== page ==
Even for history-rich San Diego, Mission San Luis Rey de Francia is distinctive and without peer; the gargoyles at the lavenderia give it away. It’s the additional curiosities like the gargoyles, Roman arches, and California’s first pepper tree that gives the mission that extra touch of awe and wonder.
These are additional and apart from the wonder of the mission structure which is magnificent in itself. More than once in the mid-1800’s the mission was described as “beautiful”, and undoubtedly it was, even back then when it was abandoned and deteriorating. It was known as the “King of the Missions” for its grandeur and immense size, engulfing some 950,000 acres, the largest of all the missions. The church compound itself takes up 6 acres with a 500 foot square courtyard at its center.
High and wide is the front façade with one lonely bell tower that once held eight bells and reaches 75 feet in height where a sentry would be stationed to watch out for hostiles. The church alone has a height of 35 feet and its length measures an incredible 165 feet long. The mission was reportedly the largest structure in California until the 1850’s. By that time it was in ruins and it wasn’t until 1892 when repairs and upkeep begun that continue to this day.
The mission was founded in 1798, but construction was started on the edifice we see today until 1811. Indians, known as “Luisenos” labored using sun baked adobe and timber from Mount Palomar as the primary construction materials.
Today, excavation continues where military barracks once stood. This is an area where both the famed Morman Battalion and Kearny’s Army of the West with Kit Carson sheltered during the time of the Mexican-American War (1846-1847).
It’s not unusual for missions to have cemeteries which are usually located in back; Mission San Luis Rey is no exception with 3,000 Luisenos buried there. What makes this mission unique is that the cemetery is still in operation and has been since its creation in 1798. But the doorway leading into the cemetery is modern, having been built by Disney Studio for the filming of the Zorro TV series on the 1950’s.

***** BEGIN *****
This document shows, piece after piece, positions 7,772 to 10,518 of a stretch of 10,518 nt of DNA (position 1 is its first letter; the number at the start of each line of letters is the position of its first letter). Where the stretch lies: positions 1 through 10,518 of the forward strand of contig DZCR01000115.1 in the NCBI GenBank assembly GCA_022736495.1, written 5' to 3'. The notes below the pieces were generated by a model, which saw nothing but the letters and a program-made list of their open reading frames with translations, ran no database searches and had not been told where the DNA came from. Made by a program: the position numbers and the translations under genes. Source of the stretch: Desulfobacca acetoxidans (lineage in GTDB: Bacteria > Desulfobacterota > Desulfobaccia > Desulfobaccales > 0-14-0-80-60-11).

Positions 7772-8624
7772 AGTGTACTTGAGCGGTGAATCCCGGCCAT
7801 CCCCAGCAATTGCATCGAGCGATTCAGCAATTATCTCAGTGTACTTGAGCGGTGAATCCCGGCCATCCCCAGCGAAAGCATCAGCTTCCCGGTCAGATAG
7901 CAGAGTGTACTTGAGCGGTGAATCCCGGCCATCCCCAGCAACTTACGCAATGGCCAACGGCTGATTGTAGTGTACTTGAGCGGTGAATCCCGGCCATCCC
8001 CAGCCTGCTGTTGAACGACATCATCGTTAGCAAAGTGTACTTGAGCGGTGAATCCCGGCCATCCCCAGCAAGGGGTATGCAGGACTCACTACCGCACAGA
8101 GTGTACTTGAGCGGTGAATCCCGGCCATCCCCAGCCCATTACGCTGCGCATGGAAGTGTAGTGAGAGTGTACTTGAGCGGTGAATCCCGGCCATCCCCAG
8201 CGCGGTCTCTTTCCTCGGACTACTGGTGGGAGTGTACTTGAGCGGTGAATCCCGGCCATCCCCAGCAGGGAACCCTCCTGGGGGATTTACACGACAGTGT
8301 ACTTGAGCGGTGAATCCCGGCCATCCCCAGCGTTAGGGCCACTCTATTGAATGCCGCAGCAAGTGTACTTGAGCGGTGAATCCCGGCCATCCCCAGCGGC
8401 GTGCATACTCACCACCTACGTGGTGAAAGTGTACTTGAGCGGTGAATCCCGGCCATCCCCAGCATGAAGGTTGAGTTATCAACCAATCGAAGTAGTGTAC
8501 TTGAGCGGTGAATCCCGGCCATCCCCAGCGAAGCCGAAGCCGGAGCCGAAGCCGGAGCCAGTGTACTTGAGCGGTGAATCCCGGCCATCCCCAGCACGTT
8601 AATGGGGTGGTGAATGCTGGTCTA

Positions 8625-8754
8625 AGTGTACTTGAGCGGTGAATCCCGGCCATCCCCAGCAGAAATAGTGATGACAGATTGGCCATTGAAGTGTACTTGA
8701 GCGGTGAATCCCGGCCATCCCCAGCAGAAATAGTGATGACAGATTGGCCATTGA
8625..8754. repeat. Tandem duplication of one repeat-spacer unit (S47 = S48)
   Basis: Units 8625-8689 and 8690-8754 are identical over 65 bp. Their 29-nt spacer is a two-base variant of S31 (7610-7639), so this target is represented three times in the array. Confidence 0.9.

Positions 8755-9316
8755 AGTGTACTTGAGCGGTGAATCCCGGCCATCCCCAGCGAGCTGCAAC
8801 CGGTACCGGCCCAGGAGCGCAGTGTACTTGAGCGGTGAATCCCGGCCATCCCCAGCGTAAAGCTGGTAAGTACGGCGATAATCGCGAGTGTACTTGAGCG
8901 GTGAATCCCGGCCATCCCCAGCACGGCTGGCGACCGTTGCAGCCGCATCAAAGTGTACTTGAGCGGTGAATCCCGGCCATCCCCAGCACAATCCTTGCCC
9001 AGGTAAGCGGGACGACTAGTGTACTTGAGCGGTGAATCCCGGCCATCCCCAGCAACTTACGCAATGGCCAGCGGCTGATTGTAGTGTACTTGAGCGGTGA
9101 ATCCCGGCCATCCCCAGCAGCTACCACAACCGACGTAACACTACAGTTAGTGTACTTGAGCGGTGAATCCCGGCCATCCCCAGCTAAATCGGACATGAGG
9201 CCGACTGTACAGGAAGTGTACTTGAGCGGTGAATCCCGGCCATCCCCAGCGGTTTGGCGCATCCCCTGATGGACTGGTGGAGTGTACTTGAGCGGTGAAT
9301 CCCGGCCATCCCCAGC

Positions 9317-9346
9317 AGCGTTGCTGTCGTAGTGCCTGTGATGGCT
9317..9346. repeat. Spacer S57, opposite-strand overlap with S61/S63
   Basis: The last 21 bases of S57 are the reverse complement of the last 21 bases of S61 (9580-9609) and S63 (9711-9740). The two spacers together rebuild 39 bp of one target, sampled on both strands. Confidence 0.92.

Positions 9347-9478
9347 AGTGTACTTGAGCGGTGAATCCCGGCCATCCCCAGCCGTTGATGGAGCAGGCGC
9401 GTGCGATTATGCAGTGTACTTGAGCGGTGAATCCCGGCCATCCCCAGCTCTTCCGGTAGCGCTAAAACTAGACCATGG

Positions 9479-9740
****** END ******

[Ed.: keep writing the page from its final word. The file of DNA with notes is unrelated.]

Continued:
It was about 1830 when pepper trees were planted in the inner courtyard. The seeds had come from Peru by way of a sailor who gave them to one of the Franciscan padres. The trees that emerged were the first of their kind in California. One of those trees has survived the ages and remains there in the courtyard.
Trees and other plants, along with shrubs, and a variety of crops, including exotic fruits were grown at the mission using water from the San Luis Rey River. This water was also purified with charcoal for drinking. At its height of operations, Mission San Luis Rey was also the most populous of the 21 missions in Alta California.
Perhaps the most striking feature in all the 56 acre mission grounds, are the gargoyles located in an area fronting the church. This area must have been rich in water as it also included a sunken garden. It is believed that two springs were tapped and the water channeled through the mouths of the gargoyles like a fountain and continued down a trough where the women would wash clothes. This is known as the lavenderia or laundry.
Entrance to this area is by way of an archway and wide tiled stairway, reminiscent of something out of the Roman era. If some of the architecture harkens back to old world Europe, consider that the mission is named after Luis IX, King of France from 1215-1270.
Mission San Luis Rey
4050 Mission Avenue
Oceanside, CA 92057
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